The Australian one is www.avn.org.au (Australian Vaccination Network), they have a fabulous magazine, which is full of info on naturally bringing up your children, natural birth etc.
The USA one is www.NVIC.com (National Vaccination Information Centre). This was started by a Mum, who’s 2 year old was vaccinated had a severe reaction and is now Autistic and brain damaged. She has many articles that link Autism to Vaccination as well as many other interested topics. If you can get a copy of one of her talks they are most interesting.
Not deleted from O’Meara’s website is this 2009 article written by the AVN, in which Wakefield is cited, as well as an article claiming that thimerosal in vaccines (which is not even present in Australian vaccines) will result in brain damage:
According to Dr. Andrew Wakefield, Executive Director of Thoughtful House and a co-investigator of the project, “What is particularly concerning is that in spite of the recommendation to remove Thiomersal from vaccines a decade ago, millions of people, many of them children and pregnant mothers, are about to get mercury in their shots. Thiomersal is still routinely used in Hepatitis B and numerous other vaccines world-wide.” The implications for Australia’s new national campaign which is targeting pregnant women as its first recipients are frightening.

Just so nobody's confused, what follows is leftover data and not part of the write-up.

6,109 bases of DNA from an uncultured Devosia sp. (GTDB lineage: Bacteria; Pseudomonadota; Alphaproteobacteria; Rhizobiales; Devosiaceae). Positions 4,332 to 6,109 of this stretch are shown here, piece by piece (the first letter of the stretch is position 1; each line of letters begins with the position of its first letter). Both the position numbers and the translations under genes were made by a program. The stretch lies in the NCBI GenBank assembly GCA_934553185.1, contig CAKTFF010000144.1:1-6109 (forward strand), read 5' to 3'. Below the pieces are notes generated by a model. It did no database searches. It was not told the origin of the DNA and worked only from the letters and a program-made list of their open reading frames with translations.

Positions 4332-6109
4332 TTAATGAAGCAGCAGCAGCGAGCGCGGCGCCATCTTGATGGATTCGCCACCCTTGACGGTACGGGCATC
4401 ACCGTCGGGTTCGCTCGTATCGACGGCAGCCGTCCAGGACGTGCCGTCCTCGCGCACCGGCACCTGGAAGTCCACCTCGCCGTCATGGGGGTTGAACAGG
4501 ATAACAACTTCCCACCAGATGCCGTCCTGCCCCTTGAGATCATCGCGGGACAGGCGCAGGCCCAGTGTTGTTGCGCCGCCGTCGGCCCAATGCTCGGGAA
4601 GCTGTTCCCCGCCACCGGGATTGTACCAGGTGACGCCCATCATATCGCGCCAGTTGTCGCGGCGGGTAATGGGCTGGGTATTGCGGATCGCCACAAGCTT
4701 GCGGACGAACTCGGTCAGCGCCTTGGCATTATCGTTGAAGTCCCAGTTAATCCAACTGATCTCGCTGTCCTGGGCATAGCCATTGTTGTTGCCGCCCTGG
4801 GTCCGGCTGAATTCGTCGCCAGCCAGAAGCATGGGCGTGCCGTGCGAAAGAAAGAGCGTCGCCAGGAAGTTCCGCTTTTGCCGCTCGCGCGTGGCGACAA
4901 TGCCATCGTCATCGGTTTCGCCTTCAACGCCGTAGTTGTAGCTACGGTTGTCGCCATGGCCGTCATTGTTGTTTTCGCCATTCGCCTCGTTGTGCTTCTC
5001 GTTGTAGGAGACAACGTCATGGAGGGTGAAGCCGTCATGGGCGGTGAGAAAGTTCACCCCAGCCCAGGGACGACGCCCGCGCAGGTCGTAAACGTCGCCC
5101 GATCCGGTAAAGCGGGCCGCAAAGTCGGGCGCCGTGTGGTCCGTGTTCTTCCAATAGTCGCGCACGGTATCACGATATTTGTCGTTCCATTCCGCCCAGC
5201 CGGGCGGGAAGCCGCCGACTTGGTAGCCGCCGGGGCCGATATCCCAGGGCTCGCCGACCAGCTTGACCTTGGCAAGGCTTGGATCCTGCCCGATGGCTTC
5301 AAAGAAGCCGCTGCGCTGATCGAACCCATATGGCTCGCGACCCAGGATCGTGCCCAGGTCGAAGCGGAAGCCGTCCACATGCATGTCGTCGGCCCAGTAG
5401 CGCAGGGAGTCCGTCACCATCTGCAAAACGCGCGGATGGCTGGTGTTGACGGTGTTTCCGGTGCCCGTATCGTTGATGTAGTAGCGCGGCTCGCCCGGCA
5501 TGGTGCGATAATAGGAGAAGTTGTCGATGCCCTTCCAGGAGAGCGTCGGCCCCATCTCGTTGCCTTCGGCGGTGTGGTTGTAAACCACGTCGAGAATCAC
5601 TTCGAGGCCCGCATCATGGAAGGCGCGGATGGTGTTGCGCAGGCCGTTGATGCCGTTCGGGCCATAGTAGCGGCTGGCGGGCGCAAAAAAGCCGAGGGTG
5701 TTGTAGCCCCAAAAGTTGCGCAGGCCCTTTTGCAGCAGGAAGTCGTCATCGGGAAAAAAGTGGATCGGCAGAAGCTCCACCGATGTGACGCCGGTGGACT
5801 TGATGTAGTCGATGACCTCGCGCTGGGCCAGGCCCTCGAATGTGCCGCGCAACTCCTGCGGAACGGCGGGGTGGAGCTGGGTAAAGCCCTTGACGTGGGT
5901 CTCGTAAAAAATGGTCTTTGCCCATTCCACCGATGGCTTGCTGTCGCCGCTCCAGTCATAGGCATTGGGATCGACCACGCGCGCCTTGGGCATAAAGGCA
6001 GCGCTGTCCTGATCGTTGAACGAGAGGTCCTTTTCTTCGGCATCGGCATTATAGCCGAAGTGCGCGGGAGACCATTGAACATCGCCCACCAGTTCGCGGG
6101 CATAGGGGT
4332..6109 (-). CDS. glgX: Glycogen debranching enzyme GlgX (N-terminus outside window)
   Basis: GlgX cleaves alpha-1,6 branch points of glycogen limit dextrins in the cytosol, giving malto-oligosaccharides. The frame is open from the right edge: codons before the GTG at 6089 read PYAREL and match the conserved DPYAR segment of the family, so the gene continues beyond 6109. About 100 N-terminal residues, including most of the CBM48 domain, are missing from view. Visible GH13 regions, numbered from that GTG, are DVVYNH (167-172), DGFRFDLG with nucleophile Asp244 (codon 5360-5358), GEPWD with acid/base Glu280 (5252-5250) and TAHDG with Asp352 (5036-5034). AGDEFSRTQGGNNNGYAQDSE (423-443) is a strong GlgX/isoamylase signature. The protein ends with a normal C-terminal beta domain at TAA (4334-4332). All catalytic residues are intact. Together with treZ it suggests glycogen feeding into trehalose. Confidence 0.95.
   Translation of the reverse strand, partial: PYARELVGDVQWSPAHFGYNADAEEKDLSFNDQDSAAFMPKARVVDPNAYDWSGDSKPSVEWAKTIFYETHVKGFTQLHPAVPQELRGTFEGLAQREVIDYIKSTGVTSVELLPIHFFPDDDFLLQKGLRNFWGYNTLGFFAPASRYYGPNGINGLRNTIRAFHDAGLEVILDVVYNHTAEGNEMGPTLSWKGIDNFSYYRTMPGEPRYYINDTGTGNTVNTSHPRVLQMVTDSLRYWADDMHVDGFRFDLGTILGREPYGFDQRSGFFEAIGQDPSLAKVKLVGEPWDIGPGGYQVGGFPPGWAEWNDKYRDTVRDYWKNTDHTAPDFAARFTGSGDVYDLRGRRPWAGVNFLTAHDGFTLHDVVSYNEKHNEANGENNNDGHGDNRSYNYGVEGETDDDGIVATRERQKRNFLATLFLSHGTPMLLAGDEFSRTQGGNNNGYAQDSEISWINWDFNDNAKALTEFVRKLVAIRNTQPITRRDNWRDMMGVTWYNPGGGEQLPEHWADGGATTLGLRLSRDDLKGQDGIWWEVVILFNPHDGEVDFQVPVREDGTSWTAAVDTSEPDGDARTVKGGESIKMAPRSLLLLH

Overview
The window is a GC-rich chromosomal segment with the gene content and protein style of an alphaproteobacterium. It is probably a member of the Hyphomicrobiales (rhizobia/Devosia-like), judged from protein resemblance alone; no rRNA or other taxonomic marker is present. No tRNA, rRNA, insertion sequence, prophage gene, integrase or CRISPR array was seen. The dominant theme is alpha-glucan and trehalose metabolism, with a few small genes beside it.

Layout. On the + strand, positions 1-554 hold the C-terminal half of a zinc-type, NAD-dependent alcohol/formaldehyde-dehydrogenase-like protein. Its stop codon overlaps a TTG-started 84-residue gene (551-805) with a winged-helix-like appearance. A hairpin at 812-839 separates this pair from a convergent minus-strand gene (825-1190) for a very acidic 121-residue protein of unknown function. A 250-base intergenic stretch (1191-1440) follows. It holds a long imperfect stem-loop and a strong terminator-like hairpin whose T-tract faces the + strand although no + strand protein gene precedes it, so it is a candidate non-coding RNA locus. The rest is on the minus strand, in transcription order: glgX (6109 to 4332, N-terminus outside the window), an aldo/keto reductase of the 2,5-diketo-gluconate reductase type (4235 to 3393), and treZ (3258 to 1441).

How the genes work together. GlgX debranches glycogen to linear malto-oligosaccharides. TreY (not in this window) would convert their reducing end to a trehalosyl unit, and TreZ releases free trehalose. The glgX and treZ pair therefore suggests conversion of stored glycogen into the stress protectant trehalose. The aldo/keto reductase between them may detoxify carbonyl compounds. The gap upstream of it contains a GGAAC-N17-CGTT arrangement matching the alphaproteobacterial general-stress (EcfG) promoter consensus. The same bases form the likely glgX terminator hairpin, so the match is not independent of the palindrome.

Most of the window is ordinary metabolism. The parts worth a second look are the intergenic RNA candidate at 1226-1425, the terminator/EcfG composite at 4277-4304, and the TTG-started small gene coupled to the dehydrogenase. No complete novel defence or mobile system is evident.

The Australian Vaccination Network, a national vaccine safety and health lobby group, urges the Federal government and Minister Roxon to err on the side of caution when it comes to administering untested vaccines containing mercury to those who are the most vulnerable.
This 2009 anti-Gardasil article is also still published on O’Meara’s website:
And still published on O’Meara’s website is this 2015 article which claims that vaccines cause autism:
As stated above, O’Meara has antivax pedigree. In August 2014 O’Meara was championed on the AVN Facebook page by Meryl Dorey; and O’Meara let fly with her antivax fear-mongering in a comment below the post:
In September 2015, O’Meara was publicly championing the AVN on their other Facebook page:
O’Meara also made a submission (Number 83) to the No Jab No Pay Senate Inquiry. She later had her name redacted from the updated public version. This is the version which was published, initially:
O’Meara is a member of the rabid antivax group, Anti-Vaccination Australia. In December 2015 she joined in with Erwin Alber to denigrate one of her own friends who is an emergency doctor:
Also in December 2015, in AVA, O’Meara joined in with other conspiracy theorists to claim that Australia is a “testing ground” for new vaccines, before they are brought onto the worldwide market:
Only last month – on April 4 2016, in AVA – O’Meara promoted US anti-vaccination ideologue Anne Dachel, citing a quote from Dachel which defends the demonstrable crook, Andrew Wakefield: